Wednesdays are simplicity days at SimpleProductivity blog.
Wrapping up loose ends, I ran across a question that came from Wojciech: how do you “set your mind into simplicity mode when there’s 1,000,000 things to do”? It’s a great question, and I thought I would offer my strategies.
Generally when I start thinking that there are a million things I need to do, it is because my perception has gotten out of whack. I look around me and see so many things, and I worry about them. They grow in my mind until I am overwhelmed and practically unable to do anything.
But the reality is that there is never as much to be done as I think. I start by making a list.
I am a natural list maker. Right now I am keeping all my to do items up at Remember the Milk. Everything is there: my project items from Bonsai, my weekly routines and the one-off things that happen not so frequently. I also will send things from email that need attention, as well as enter things that come to mind.
I don’t set due dates in RTM unless I have something that truly has a deadline. So I have a list of dated (and past-due) items that I look at.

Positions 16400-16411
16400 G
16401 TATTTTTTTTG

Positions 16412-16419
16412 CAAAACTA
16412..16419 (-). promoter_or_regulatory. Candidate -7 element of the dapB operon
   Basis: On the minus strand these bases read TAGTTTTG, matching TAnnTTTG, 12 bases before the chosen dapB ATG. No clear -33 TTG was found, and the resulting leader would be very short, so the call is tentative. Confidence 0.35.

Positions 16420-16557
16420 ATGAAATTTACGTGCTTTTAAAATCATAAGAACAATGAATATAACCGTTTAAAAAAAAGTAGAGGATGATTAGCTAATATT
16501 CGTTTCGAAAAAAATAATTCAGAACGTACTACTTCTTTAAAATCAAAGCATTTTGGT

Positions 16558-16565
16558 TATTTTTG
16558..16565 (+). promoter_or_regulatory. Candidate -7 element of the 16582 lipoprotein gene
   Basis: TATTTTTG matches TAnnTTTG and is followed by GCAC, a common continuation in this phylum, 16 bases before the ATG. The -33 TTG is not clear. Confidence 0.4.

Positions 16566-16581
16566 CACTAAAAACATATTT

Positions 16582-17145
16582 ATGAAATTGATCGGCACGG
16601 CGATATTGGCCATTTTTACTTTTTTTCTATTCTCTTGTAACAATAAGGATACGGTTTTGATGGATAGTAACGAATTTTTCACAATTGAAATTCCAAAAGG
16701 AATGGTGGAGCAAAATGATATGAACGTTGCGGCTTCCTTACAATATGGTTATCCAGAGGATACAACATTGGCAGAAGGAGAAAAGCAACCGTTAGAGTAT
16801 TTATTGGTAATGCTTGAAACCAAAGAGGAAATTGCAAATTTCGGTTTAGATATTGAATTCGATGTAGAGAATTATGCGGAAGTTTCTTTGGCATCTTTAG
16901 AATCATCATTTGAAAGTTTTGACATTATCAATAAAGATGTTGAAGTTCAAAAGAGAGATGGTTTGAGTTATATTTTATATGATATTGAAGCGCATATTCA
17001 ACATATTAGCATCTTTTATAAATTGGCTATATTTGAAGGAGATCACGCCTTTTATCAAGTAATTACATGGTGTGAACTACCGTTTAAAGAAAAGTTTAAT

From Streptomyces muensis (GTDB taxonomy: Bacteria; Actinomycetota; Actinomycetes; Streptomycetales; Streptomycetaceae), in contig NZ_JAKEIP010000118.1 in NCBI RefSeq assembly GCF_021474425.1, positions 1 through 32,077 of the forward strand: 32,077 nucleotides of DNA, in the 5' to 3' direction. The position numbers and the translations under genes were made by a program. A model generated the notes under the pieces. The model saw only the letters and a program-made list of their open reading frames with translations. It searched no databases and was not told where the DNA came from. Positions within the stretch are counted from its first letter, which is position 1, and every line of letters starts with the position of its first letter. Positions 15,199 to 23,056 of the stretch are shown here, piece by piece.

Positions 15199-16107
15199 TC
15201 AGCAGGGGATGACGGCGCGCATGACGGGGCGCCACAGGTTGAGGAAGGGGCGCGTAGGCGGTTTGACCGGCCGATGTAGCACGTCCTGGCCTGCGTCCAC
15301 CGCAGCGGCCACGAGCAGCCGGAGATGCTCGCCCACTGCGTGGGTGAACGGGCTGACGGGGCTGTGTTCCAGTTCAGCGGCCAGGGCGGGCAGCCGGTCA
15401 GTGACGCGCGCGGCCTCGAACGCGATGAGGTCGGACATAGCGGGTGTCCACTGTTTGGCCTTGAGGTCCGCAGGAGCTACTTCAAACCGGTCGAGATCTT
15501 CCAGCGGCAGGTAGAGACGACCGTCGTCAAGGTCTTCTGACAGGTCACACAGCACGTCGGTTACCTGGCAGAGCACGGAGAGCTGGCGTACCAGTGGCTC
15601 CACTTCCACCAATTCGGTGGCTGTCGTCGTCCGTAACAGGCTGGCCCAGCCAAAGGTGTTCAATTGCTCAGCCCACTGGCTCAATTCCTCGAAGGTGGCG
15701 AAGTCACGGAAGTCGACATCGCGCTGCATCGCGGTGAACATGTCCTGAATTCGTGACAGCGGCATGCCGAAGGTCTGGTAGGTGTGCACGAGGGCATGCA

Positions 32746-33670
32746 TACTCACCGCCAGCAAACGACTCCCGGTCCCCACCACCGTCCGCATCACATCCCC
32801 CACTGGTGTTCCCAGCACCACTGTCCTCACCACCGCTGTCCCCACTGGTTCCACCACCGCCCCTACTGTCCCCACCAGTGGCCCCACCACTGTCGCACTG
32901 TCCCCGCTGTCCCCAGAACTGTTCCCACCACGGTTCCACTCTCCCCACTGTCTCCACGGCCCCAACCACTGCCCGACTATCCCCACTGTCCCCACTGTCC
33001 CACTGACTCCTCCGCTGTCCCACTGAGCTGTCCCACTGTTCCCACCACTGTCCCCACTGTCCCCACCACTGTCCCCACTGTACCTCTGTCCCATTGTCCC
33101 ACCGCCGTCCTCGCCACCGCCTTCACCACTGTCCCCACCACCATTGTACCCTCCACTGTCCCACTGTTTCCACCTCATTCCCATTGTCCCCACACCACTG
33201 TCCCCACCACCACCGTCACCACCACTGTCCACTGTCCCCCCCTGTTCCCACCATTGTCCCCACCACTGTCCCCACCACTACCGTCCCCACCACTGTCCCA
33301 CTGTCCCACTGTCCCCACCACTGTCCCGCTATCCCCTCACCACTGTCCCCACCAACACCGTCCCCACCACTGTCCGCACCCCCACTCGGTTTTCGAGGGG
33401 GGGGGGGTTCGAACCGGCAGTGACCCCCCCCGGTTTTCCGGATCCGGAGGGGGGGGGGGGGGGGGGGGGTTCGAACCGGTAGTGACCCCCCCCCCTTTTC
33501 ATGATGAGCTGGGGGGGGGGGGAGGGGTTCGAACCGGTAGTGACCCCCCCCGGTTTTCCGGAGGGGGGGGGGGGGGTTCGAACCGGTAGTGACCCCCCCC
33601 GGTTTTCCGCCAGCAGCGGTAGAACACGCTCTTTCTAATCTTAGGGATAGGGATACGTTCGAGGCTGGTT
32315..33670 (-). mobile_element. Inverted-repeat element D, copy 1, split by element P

Simplifying the List
I have a tendency to put a lot of
garbage unnecessary items on my lists. I go through the list for today and ask myself if it really has to be done at all, or if it would be better handled another way. Those things that don’t have to be done today, I tag to be reviewed later and remove the due date.
No, I’m not talking about the university here, but rather Most Important Tasks. When I am feeling overwhelmed I pick 3 tasks that I need to get done. Once those three are done, I can work on whatever I choose to do.
Blasting Through The To Dos
After getting the MITs out of the way, I start a bonus round with the list and knock out as many little things as possible. I may not feel like I want to do them, but I will get them done just to get the list size down.
The one thing I haven’t mentioned yet is how I adjust my mind to make this all happen. If I am feeling overwhelmed, I am thinking about many things at once, and the temptation is to start all of them immediately. Instead, I purposely make myself concentrate on working on only one thing at a time. If I can keep my mind focused, I am able to stop everything from seeming overwhelming.
If something keeps intruding on your single-tasking, write it down and make sure you get back to it later. Don’t allow yourself to be sidetracked. This is not easy to do, and it is counter to what many people recommend in this day and age. But with practice, it is very possible.
It is easy to get overwhelmed, especially when it seems like there is so much to do. But with a few conscious steps, you can cut the cycle off and make real progress.